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If John Wesley hadn’t been such a sober-sides, we United Methodists could be strutting our stuff in the streets right now, wearing colorful costumes and casting beads of joy into crowds. I refer, of course, to the celebration of Mardi Gras, in all its purple-green-gold glory.
Few Christians today know that Mardi Gras began as a religious holiday, when Pope Gregory XIII added it to his reformed calendar in 1582 as the day before Ash Wednesday. The observance originally was known as “carnevale,” loosely translated from medieval Latin “carnem levare” or “carnelevarium,” meaning “to remove meat.” The idea was to use up all the rich foods such as meat, butter, eggs and other savories before the fasting season leading up to Easter. Alternatively, some historians say that “carnival” was adapted from pagan hedonistic rites such as bacchanals and the Roman fest of Saturnalia, just to give Christians a big “whoop-de-doo” before the ash-gray penitence of Lent.
Traditionally, Mardi Gras (French for “Fat Tuesday”) was observed on the Sunday, Monday and Tuesday before Lent started on Ash Wednesday. According to one medieval English source, people were to eat, drink and make merry, then go to their confessors and be absolved, or “shriven,” for their sins (“shrove” being an old English term for “repent”). Hence the additional seasonal name “Shrovetide,” popular in Anglican circles.
These days, in some predominantly Catholic countries, the Carnival season begins on Epiphany Day, AKA Three Kings Day, and continues through Mardi Gras Day. Some of these celebrations, especially in Brazil and the Caribbean islands, have been notoriously bawdy and hedonistic. More recently, in response to the sensitivities of international tourists, the festivals have toned down sex-and-sin in favor of celebrating culture and heritage. Even Mardi Gras’ official colors have faith-based symbolism: purple for justice, green for faith, and gold for power.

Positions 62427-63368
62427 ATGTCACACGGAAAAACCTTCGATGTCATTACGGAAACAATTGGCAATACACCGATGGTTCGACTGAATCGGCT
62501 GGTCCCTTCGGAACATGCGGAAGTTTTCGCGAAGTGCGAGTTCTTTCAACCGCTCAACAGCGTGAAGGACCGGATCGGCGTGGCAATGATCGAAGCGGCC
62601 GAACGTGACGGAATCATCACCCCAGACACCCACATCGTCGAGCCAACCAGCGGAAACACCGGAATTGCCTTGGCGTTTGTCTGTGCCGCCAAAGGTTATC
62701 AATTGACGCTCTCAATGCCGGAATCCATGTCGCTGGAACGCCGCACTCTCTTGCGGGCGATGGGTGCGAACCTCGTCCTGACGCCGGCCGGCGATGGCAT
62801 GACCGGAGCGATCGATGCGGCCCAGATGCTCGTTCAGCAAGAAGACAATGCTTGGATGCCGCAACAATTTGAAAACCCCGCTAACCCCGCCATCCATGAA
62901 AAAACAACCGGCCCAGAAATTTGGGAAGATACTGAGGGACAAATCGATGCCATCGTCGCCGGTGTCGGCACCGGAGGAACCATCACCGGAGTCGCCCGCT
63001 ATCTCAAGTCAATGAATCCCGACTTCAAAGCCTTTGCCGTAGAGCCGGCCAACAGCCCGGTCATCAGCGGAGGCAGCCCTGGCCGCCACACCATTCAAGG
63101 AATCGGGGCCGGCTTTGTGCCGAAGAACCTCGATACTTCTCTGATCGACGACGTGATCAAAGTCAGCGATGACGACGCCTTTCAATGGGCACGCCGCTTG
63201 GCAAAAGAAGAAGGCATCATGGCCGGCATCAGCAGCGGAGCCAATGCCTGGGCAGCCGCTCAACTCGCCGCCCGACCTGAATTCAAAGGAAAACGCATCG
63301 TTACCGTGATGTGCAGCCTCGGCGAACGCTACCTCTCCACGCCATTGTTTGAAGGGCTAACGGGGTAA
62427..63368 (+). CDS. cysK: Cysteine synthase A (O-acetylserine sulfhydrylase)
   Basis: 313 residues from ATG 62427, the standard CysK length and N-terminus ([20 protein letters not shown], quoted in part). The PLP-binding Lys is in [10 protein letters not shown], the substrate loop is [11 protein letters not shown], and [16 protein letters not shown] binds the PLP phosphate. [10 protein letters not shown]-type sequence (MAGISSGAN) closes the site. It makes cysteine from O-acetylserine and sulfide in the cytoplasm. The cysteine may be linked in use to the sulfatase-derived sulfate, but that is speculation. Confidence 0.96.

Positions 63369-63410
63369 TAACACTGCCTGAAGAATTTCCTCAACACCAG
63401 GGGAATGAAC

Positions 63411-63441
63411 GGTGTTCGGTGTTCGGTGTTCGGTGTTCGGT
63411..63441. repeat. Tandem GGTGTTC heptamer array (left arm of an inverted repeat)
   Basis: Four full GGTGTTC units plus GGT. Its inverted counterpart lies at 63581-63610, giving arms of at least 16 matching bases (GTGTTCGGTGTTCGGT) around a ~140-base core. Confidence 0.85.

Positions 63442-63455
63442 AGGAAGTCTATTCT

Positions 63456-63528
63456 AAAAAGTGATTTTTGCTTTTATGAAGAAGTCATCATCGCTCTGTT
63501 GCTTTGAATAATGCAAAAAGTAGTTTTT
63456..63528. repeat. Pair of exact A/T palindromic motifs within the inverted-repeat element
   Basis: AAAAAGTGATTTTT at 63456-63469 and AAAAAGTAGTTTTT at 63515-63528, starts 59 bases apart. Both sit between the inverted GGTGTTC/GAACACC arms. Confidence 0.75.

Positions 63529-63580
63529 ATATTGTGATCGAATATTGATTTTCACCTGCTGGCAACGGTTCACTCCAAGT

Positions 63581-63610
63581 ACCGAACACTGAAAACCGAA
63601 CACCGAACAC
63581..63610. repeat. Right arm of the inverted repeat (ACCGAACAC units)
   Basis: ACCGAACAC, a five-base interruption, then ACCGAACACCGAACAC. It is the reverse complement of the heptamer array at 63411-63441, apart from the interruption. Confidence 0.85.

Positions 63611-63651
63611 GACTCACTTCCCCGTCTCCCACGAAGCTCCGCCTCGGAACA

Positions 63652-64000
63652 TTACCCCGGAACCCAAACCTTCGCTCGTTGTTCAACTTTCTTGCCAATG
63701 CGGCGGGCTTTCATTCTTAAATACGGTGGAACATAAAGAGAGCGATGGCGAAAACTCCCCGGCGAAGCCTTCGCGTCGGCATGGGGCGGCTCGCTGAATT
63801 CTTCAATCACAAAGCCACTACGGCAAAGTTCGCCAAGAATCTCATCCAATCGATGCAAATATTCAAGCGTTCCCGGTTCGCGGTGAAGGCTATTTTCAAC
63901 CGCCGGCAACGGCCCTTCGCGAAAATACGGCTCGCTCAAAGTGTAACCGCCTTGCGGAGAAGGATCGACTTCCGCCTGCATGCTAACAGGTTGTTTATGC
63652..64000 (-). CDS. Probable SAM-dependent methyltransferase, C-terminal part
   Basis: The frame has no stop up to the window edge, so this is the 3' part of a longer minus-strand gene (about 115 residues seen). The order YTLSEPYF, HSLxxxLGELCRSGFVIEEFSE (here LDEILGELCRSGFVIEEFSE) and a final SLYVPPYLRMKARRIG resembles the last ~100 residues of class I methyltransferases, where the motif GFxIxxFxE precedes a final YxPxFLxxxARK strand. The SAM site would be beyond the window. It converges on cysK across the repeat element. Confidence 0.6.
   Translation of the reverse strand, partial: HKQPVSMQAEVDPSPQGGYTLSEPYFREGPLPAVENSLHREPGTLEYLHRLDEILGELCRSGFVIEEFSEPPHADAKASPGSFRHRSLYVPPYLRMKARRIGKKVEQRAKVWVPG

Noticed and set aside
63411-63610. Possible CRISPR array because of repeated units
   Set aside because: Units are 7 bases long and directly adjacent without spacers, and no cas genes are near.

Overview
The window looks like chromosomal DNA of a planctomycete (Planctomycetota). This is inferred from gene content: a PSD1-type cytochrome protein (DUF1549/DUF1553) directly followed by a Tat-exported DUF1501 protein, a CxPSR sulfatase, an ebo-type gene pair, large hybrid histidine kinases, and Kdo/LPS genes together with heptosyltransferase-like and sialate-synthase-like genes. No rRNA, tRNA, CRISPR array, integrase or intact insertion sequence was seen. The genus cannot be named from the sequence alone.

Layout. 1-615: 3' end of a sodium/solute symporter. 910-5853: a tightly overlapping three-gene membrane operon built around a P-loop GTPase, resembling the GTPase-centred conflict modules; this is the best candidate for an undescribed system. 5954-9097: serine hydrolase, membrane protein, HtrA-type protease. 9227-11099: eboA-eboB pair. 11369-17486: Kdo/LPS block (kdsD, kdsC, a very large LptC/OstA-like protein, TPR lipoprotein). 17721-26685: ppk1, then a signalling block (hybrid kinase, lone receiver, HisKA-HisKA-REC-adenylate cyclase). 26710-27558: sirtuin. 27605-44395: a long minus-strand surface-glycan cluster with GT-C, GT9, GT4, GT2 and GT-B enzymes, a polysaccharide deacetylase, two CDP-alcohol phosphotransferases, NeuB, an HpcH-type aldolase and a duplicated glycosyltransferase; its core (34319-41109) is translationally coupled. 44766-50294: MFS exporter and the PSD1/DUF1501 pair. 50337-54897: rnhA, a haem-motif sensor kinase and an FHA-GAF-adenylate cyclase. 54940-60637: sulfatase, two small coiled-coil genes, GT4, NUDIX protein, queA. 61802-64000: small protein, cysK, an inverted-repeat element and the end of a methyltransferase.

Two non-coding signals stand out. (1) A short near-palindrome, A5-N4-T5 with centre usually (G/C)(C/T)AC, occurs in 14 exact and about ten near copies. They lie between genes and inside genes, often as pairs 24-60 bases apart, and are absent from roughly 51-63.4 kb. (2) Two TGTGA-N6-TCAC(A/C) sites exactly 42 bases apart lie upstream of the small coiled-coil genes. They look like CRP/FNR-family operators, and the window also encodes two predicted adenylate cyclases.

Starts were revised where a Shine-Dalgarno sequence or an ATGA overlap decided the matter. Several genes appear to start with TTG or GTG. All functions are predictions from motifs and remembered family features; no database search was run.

For all of Carnival’s contemporary length and complexity, such as in Mardi Gras’ American capital of New Orleans, it’s not hard to perceive its original religious purpose. Mardi Gras encourages us to enjoy the richness of creation that God lavishes on us, to revel in our physicality. After all, as science fiction author Robert A. Heinlein wrote in his classic, “Stranger in a Strange Land,” if God didn’t like flesh, why did he make so much of it?
Perhaps this year, many spiritual descendants of stick-in-the-mud Wesley join me in yearning for a full-blown Mardi Gras. We want to bust loose and rejoice in eye-popping humanity because so many events over the past year have seemed dehumanizing, intent on shoving God’s glorious diversity into steel cages of rules and regulations. Even in a tame Methodist Mardi Gras, we could enjoy music and movement, food and friendship, simply for the pleasure of it. We could grasp Mardi Gras with a fierce revelry, an eternal shout to all who can hear: “God created the world and called it good!”
Yes, Lent looms before us. Once again we will be reminded that we are made from dust, and will return to dust. But there’s still time to celebrate that the dust from which we are made is the same star-stuff with which God creates comets and planets, single-celled amoebas and great white sharks, bananas and baboons and babies that giggle for us if we tickle their tummies.
We are dust, yes, but we are stardust. And stardust sparkles, just like a Mardi Gras mask.
Cynthia B. Astle serves as Editor and Founder of United Methodist Insight.